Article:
7. Metropolitan, Midtown Redevelopment

    Mattress Firm has actually done extensive research about how people buy mattresses. They have found that people generally buy mattresses in the second store they visit. My understanding is that the logic is that it is a large purchase so they shop around but everyone carries the same mattresses for about the same price (especially after a price match). So Mattress Firm actually wants to have two stores with mostly overlapping footprints. This is also another reason people do not expect them to rebrand Sleepy's stores to MF stores, but to actually continue building Sleepy's.
  8. Elizabeth Projects (7th St, Elizabeth Ave, etc)

    I am pretty sure all of Midwood was reassigned to Hawthorne High over a year ago. Hawthorne High is the one on Hawthorne north of Central though. It is a magnet school, if I remember correctly.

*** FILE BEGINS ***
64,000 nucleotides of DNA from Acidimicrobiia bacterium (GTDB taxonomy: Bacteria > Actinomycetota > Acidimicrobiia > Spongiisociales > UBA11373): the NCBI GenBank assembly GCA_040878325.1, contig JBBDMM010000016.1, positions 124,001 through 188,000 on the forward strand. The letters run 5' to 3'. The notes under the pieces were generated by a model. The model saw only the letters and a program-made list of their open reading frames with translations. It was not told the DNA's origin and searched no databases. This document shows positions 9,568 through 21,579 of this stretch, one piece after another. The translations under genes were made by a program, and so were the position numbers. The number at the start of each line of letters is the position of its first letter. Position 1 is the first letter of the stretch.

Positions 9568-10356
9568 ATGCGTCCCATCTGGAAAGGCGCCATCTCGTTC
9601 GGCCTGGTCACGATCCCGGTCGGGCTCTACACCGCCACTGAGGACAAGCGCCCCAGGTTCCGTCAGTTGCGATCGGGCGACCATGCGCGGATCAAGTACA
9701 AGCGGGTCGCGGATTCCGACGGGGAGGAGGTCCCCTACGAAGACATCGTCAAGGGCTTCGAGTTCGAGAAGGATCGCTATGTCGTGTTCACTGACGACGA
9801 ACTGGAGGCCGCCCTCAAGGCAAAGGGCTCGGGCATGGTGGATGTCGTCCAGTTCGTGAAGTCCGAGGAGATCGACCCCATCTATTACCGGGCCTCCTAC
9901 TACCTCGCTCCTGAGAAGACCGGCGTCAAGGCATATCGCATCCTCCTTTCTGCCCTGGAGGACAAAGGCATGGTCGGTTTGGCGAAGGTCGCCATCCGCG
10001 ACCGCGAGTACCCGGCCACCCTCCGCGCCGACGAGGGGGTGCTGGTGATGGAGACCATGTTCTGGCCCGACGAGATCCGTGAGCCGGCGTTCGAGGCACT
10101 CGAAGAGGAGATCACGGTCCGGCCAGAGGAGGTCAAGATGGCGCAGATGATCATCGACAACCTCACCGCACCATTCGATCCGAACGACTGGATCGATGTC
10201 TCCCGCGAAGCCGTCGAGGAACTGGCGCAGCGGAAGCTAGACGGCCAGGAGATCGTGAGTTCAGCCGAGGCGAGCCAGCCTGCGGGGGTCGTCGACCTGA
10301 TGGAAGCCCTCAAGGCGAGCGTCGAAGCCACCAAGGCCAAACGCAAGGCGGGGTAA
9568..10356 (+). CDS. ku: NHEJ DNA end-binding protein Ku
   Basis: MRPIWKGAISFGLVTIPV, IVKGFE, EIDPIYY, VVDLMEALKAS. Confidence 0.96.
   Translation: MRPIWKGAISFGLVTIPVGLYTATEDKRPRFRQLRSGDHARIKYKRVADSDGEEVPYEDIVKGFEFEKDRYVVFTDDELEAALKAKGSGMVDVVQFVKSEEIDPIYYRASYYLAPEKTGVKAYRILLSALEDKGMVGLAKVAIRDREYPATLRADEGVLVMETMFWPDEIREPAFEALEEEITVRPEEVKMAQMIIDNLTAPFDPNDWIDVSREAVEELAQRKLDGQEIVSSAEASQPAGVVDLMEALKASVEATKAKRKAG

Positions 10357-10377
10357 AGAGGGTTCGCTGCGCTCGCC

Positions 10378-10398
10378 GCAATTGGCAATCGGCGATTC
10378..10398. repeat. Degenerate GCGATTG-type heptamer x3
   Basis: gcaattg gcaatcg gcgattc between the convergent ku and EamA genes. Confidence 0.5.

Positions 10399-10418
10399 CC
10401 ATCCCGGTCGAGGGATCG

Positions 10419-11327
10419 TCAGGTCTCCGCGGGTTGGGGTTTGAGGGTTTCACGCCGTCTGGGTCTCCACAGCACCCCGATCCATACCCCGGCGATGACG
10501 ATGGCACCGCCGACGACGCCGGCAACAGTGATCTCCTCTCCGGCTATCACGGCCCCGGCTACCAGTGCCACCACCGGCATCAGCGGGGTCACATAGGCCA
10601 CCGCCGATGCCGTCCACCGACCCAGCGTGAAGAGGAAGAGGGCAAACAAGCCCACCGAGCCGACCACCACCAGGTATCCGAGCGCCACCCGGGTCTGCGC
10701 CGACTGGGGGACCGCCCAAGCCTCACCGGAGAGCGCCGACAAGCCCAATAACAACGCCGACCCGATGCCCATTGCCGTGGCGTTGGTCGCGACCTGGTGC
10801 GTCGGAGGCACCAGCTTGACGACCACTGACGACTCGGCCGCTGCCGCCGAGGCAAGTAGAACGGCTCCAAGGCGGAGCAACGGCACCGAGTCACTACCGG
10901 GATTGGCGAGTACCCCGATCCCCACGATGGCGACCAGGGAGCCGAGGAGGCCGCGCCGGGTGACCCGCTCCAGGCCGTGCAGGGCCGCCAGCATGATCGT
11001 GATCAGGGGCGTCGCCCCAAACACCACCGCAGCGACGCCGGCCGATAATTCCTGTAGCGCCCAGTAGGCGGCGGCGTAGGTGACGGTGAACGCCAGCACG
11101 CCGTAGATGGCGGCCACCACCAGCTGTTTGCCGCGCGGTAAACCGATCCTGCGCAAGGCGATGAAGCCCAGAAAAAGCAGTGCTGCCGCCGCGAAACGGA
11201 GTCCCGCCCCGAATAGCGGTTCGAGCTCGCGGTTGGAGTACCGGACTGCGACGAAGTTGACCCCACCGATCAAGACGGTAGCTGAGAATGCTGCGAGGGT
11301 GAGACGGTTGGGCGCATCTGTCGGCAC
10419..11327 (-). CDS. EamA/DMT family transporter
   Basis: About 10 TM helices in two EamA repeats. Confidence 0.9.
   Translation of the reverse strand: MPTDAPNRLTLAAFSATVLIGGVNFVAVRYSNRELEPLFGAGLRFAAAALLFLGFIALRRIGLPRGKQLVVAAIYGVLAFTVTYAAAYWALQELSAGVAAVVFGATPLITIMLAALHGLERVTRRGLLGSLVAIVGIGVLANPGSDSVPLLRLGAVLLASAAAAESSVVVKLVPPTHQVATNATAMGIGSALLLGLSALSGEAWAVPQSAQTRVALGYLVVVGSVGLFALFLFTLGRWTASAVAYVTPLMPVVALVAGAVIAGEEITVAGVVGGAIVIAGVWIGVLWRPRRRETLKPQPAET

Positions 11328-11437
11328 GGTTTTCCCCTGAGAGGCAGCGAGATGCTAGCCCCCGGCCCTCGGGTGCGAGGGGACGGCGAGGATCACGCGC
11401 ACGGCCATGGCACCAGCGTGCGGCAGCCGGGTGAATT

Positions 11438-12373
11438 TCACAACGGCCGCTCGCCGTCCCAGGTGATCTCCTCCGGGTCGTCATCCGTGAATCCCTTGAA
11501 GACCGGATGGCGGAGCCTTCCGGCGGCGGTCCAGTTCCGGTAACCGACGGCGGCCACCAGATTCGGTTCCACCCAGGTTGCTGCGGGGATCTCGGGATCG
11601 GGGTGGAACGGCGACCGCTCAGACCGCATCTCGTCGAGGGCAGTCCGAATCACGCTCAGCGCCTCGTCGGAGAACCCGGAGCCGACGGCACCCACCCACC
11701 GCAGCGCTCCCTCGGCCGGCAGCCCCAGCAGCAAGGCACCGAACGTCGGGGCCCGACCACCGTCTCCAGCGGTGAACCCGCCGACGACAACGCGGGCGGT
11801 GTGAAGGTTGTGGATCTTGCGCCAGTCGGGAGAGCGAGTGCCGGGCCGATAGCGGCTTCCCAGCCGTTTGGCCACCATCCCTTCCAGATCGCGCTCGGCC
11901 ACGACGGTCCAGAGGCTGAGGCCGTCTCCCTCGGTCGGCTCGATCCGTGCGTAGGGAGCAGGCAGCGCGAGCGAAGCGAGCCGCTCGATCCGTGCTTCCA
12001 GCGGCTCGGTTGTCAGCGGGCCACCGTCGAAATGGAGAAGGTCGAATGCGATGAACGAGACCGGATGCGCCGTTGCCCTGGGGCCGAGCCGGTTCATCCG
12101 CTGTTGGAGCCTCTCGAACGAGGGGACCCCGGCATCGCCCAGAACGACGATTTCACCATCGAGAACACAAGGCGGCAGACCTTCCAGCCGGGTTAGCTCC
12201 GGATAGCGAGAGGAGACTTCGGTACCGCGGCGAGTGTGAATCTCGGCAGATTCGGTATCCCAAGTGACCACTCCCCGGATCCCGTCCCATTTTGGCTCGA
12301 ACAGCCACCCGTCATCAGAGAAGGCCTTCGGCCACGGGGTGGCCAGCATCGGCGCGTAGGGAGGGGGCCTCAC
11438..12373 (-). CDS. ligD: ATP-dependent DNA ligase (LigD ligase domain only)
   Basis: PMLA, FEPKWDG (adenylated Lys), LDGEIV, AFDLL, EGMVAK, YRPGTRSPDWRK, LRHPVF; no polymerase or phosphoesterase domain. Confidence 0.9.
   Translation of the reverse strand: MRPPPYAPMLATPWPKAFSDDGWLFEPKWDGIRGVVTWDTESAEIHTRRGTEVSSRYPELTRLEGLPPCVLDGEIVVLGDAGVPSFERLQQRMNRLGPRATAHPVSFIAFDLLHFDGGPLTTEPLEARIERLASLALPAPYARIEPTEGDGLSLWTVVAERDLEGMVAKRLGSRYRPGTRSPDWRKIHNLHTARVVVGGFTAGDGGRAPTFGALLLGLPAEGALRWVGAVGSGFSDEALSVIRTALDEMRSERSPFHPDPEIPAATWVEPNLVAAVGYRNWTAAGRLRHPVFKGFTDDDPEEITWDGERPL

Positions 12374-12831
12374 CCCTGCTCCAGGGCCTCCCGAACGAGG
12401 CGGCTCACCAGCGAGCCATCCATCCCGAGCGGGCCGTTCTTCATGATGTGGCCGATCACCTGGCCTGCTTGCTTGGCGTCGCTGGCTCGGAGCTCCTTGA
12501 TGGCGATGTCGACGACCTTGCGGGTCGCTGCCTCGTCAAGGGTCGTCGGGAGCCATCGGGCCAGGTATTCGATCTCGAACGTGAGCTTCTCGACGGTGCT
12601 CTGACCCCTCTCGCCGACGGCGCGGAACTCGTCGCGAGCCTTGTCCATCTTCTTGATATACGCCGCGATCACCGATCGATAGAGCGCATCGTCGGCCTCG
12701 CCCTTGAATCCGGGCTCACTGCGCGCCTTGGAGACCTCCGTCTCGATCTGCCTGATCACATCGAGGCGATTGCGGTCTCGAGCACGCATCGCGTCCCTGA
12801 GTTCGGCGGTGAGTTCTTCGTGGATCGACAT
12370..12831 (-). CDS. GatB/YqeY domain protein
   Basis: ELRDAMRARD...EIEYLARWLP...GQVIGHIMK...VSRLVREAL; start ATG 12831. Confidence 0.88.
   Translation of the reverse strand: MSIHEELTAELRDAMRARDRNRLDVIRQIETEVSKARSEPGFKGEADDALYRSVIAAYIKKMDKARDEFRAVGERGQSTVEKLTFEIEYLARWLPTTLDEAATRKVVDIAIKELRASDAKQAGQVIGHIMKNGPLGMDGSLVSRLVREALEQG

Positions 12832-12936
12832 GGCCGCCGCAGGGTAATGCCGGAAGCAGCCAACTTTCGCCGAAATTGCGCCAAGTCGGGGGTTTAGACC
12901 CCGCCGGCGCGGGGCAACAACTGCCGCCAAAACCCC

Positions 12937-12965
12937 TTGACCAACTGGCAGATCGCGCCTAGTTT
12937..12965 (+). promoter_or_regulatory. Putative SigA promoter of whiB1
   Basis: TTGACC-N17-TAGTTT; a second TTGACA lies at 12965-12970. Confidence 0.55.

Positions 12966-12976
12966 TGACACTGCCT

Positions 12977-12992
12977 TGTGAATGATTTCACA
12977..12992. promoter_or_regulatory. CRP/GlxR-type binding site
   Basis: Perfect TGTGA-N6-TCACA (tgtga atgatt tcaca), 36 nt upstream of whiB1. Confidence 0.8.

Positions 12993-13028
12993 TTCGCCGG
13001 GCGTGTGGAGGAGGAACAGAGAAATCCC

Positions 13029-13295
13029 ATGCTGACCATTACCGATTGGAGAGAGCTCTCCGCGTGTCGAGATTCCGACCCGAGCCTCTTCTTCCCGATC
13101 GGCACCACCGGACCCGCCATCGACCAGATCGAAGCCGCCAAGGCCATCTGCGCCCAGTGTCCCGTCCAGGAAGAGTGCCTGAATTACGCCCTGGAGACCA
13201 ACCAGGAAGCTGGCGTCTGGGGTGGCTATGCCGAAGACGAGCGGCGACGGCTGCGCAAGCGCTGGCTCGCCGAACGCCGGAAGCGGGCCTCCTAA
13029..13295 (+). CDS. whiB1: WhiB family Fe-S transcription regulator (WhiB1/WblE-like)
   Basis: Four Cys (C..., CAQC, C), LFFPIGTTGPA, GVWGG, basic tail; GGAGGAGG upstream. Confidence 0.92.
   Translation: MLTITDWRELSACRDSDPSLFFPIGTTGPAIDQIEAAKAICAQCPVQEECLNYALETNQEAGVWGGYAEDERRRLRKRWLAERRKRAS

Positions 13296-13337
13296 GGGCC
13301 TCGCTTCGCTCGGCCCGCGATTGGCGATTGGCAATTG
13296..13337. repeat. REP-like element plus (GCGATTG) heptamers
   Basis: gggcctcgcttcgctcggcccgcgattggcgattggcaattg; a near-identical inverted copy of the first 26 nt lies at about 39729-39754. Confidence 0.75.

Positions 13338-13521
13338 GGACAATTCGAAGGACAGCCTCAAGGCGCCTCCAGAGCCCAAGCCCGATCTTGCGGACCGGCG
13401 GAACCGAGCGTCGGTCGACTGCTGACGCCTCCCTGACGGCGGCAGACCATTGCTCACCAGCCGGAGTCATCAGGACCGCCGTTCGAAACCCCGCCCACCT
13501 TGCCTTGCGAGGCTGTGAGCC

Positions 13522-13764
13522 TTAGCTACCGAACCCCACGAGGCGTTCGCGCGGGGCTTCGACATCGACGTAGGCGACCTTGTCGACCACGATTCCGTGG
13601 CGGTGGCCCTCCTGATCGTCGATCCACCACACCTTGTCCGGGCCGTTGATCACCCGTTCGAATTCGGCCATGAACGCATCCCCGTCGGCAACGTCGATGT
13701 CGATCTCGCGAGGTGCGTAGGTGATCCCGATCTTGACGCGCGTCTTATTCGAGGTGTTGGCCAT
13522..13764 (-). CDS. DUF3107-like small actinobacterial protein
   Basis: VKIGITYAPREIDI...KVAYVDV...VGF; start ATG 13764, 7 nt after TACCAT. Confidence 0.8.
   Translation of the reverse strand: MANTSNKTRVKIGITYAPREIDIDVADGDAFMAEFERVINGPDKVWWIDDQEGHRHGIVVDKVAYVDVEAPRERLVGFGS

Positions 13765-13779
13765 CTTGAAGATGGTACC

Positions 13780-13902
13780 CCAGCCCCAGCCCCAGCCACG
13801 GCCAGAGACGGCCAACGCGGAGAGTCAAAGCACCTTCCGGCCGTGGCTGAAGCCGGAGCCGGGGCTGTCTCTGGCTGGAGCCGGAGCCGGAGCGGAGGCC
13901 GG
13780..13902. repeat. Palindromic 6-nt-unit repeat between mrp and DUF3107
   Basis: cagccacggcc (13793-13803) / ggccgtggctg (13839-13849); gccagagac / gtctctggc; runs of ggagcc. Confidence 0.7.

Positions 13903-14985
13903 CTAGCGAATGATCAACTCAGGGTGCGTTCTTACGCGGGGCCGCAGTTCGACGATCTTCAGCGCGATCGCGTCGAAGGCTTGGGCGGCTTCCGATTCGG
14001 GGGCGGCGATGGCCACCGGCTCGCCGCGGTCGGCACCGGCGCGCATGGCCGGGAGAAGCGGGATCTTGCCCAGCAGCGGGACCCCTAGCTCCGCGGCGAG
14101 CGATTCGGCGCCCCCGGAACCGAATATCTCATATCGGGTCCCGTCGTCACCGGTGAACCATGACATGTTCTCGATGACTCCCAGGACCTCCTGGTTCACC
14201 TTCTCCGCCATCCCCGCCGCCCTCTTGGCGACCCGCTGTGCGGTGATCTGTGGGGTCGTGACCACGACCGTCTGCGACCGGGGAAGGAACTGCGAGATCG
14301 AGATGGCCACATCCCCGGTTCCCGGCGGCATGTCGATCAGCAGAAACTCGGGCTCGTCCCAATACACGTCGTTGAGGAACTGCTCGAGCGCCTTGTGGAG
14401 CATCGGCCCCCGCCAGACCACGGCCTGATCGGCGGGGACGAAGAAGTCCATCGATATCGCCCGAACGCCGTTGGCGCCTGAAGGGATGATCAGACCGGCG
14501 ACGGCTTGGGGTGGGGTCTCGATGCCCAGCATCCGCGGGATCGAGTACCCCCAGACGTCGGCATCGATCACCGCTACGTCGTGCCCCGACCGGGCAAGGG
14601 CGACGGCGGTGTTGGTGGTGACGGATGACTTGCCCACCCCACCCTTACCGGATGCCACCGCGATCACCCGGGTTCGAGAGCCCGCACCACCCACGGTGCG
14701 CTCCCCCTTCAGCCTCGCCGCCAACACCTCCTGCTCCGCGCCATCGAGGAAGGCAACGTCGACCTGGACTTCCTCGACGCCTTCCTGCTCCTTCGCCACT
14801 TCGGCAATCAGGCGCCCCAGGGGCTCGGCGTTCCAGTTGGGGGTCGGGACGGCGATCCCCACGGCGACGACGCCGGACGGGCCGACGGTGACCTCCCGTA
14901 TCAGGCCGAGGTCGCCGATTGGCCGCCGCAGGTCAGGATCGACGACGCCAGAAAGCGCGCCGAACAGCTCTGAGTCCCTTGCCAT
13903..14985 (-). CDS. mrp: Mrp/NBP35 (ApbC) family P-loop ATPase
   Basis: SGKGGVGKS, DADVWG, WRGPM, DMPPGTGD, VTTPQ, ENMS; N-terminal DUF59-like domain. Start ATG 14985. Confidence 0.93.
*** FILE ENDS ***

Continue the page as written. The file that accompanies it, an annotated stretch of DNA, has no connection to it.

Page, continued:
9. Yeah, I wasn't trying to be mean, just trying to educate. I tried to word it as delicately as possible, and I certainly meant no offense.
  10. Charlotte Center City Streetcar Network

    You would think the seating maps of TWC on the wind screen would have given it away...
  11. Dilworth Projects (Kenilworth, Morehead, East)

    Did he provide any info as to what was supported versus what was opposed? 29% seems like a pretty high number from my perspective, though I am not experienced in this area at all. Challenging 1 out of 3 rezoning applications seems like it would send a pretty clear message to developers that they will likely have to fight and may need an alternative plan in line with current zoning. The timing matters as well. If 10 out of those 13 opposed cases came in the last 5 years that would show a completely different current atmosphere than the 10 year average. These are just some thoughts that came to mind. I would be curious to know the answers if the letter happened to have these facts.
  12. I didn't' know that. This poster fits your description well as it says Whirly something. Oh well. Surely something will go in there soon.